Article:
The purposes of cultivation in a commercial orchard are to destroy a cover crop, to control weeds, and to prepare for harvest. The amount of moisture in that part of the soil where active walnut roots are located is usually just enough to supply the tree’s needs from the last effective rains in the spring until the fall rains begin. In unusually dry seasons, this stored moisture may not be enough. The highest concentration of walnut roots is found in the top 3 feet of soil. The roots of the cover crop will usually penetrate at least half of this depth. A cover crop turned under too late, weed growth, or an intercrop will seriously reduce the amount of moisture remaining for the trees. Unless you provide irrigation, the result will be a stunted tree and a light crop of small nuts. When the trees are in a home lawn, chances are water will be adequate. Close mowing and a clean area under the trees will make harvest easier.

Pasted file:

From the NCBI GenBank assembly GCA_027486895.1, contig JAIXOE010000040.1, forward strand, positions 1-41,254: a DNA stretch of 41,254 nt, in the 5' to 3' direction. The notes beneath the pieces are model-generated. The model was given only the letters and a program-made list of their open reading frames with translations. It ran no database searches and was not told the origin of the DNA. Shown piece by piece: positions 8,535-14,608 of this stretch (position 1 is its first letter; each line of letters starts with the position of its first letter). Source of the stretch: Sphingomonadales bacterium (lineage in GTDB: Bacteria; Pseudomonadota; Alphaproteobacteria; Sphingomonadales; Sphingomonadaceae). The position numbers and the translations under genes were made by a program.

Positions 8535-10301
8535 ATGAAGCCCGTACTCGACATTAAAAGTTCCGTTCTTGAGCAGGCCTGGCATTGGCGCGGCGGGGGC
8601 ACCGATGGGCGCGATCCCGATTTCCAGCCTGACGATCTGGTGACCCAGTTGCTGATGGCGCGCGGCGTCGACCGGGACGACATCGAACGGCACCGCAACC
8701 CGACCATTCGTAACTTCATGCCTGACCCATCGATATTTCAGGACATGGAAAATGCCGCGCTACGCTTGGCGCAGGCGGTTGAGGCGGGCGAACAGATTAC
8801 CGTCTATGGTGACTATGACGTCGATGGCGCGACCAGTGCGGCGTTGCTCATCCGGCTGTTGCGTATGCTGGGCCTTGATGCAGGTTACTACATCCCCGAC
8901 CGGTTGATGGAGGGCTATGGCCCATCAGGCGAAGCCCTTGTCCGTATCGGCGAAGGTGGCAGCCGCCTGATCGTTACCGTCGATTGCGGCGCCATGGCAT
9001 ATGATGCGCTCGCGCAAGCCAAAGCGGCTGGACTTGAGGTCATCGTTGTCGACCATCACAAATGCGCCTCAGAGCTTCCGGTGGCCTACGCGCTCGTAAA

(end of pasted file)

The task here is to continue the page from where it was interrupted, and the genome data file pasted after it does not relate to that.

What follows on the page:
Use pesticides safely!

Wear protective clothing and safety devices as recommended on the label. Bathe or shower after each use.

Read the pesticide label—even if you’ve used the pesticide before. Follow closely the instructions on the label (and any other directions you have).

Be cautious when you apply pesticides. Know your legal responsibility as a pesticide applicator. You may be liable for injury or damage resulting from pesticide use.

Weed control

Use of chemical herbicides around the tree trunk or in the tree row eliminates the need to cultivate or flail-mow close to the tree. This prevents damage to the tree trunk during cultivation. If you treat a continuous strip in the tree row, there is no need for cross-cultivation. Both preemergence and contact herbicides are registered for use in walnut orchards. Consult your Extension agent for current information on herbicides, insecticides, and disease control in walnut orchards.

Nontillage orchard management